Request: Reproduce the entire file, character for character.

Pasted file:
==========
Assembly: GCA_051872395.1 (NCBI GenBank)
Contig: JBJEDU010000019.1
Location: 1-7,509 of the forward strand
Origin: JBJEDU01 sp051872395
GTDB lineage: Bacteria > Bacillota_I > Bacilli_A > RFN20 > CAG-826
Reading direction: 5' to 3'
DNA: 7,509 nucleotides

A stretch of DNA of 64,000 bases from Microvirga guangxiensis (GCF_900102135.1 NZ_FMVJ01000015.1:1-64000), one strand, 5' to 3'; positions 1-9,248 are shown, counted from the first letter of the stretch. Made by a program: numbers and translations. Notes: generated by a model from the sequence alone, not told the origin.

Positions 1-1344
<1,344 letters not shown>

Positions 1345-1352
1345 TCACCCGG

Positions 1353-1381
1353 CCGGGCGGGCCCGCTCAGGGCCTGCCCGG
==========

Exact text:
Assembly: GCA_051872395.1 (NCBI GenBank)
Contig: JBJEDU010000019.1
Location: 1-7,509 of the forward strand
Origin: JBJEDU01 sp051872395
GTDB lineage: Bacteria > Bacillota_I > Bacilli_A > RFN20 > CAG-826
Reading direction: 5' to 3'
DNA: 7,509 nucleotides

A stretch of DNA of 64,000 bases from Microvirga guangxiensis (GCF_900102135.1 NZ_FMVJ01000015.1:1-64000), one strand, 5' to 3'; positions 1-9,248 are shown, counted from the first letter of the stretch. Made by a program: numbers and translations. Notes: generated by a model from the sequence alone, not told the origin.

Positions 1-1344
<1,344 letters not shown>

Positions 1345-1352
1345 TCACCCGG

Positions 1353-1381
1353 CCGGGCGGGCCCGCTCAGGGCCTGCCCGG